In watching TV news accounts of the recent American disasters a massive oil spill in the Gulf of Mexico, a fatal mine explosion in West Virginia, continuing economic fallout from Wall Street excesses, worsening fears about the impact of the massive U.S. debt I was struck by the absence of one name: George W. Bush.
It was as if the mainstream journalists were following an unwritten rule: that is, whatever the relevance, the former President was not to be mentioned as a culprit in these catastrophes.
Even when there were references to how the problems had been getting worse for 10 years at the Mineral Management Services, the federal agency which has been rubber-stamping plans for deepwater oil rigs, it was as if no one was willing to do the math and calculate who was in charge during most of that time.
Similarly, when the nation's $1.2 trillion budget deficit was discussed as a grave threat to the economy, it was never mentioned how the nation got to this point, how the Congressional Budget Office had been projecting $850 billion annual surpluses when Bush took over in 2001.
Back then, Federal Reserve Chairman Alan Greenspan was fretting about the technical complexities for the Fed to set interest rates if the U.S. government paid off its entire debt. Well, that was one "problem" that Bush solved.
The simple truth is that Bush's policies, implemented by Republican-dominated Congresses in the first half of the last decade, set the stage for all the recent catastrophes debt caused by massive tax cuts for the wealthy and wars paid for by credit card, hostility toward government regulation of industry (and especially the coal and oil industries), blind faith in the "magic of the market" to set things right.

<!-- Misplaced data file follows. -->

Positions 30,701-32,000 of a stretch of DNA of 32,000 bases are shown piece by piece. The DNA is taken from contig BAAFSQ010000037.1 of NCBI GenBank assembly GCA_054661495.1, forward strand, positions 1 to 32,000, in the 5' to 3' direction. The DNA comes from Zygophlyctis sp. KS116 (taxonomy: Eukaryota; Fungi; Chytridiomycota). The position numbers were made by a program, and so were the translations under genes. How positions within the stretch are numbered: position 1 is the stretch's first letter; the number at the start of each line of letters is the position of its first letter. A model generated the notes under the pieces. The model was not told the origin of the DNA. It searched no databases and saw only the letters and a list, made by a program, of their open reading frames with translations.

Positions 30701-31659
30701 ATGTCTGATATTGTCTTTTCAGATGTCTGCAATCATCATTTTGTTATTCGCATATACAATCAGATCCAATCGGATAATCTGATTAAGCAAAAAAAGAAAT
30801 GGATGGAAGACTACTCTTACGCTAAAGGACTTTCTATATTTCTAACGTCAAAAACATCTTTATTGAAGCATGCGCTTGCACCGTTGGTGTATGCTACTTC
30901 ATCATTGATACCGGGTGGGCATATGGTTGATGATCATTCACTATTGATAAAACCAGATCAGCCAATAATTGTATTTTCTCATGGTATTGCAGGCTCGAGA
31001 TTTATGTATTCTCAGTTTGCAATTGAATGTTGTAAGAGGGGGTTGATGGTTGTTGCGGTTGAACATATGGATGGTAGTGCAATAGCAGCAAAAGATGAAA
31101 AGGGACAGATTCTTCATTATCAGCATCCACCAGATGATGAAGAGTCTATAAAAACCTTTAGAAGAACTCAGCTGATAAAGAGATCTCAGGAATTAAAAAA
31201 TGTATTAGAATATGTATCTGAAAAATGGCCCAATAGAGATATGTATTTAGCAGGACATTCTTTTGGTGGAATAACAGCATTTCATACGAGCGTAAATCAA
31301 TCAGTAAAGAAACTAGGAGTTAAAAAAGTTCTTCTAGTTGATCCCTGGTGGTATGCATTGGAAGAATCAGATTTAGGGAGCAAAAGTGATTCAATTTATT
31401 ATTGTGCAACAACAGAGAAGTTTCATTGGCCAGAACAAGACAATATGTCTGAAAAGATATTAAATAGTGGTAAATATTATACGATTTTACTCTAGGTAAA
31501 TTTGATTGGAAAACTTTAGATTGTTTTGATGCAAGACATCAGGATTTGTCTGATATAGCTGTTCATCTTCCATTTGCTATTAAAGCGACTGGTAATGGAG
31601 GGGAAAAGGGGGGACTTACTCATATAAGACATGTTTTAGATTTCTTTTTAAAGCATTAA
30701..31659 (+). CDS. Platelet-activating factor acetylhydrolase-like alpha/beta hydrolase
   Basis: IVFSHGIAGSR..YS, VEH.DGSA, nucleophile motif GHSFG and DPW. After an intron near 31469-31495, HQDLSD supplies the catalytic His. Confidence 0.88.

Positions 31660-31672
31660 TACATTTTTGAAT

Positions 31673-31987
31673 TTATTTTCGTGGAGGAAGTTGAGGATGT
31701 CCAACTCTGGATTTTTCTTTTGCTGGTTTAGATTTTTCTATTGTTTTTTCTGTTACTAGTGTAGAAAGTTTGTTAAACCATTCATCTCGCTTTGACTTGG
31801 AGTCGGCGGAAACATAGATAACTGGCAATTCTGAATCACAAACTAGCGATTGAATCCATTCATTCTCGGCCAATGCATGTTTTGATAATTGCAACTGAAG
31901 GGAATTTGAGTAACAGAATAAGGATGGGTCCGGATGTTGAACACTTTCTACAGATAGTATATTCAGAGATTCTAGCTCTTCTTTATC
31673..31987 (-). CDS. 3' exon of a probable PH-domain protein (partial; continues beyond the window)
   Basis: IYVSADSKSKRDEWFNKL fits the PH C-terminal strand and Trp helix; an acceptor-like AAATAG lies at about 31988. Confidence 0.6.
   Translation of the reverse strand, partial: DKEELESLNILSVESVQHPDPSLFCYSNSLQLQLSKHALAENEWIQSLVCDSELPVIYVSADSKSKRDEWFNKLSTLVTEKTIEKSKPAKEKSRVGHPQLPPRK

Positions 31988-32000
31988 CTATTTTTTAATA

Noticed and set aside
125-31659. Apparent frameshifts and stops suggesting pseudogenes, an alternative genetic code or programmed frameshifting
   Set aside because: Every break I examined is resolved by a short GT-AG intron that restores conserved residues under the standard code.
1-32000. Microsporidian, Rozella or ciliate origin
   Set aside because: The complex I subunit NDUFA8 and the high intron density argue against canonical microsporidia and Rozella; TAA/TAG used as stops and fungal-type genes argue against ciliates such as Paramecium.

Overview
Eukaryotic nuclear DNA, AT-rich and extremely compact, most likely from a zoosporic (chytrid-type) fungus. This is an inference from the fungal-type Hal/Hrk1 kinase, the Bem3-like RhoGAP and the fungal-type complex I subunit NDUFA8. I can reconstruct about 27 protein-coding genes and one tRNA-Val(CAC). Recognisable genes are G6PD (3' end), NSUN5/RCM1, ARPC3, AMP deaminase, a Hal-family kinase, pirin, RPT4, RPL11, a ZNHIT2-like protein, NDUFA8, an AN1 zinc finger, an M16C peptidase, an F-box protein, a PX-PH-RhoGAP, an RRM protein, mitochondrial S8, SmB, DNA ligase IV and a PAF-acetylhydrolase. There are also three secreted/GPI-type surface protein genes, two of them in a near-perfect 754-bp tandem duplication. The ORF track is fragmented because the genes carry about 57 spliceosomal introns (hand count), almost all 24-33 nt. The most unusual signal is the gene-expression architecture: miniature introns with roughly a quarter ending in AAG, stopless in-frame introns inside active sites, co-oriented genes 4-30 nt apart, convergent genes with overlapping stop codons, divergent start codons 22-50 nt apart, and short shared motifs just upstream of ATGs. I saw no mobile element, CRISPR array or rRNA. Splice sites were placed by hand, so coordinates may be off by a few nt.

Yet, the major U.S. news media behaves as if this context must be blacked-out. Bush-43 must get a pass and the blame must be dumped on President Barack Obama for having "failed" to fix these problems in the past 16 months.
And I think I have a sense why. Whenever I write a story connecting current crises with Bush's policies, I get angry e-mails, calling me an Obama apologist who won't stop picking on Bush. I'm sure if I get such complaints, a correspondent at CNN or another big-time outlet gets many, many more.
So, it makes sense, career-wise, to avoid the Bush-bashing accusations in the first place and simply leave Bush's name out of the debate.
There's also the broader pressure that has distorted the U.S. press corps over the past several decades, well-funded right-wing attack groups going after individual reporters for supposed "liberal bias" whenever they challenged pro-Republican propaganda. Many reporters, who refused to buckle before this intimidation, found themselves out of their jobs.
Since there was no effective counter-pressure from the Left and since the Right built its own vast media infrastructure with thousands of good-paying jobs the surviving mainstream journalists learned an important principle of self-preservation, that self-censorship was a career necessity.
Beyond those factors, there's the ever-ready excuse that journalism must focus on today, not the past.
We saw a similar dynamic at the start of Bill Clinton's presidency, when almost no one in Washington in the media or the government cared about getting the facts straight on the questionable actions of Ronald Reagan and George H.W. Bush, especially regarding their secret policies in the Middle East.
Even though Bush-41 was implicated in that era's major national security scandals -- known by names like Iran-Contra, Iraqgate, contra-cocaine and October Surprise -- the dominant feeling was that the departing president should be allowed to go into retirement with his reputation intact.
After all, what good would be done having nasty fights with Republicans over this history when the nation was facing so many other problems, like a painful recession, a large federal budget deficit and lost factory jobs? Didn't it make more sense to seek bipartisanship and to follow one of Clinton's favorite sayings, "politics is about the future"?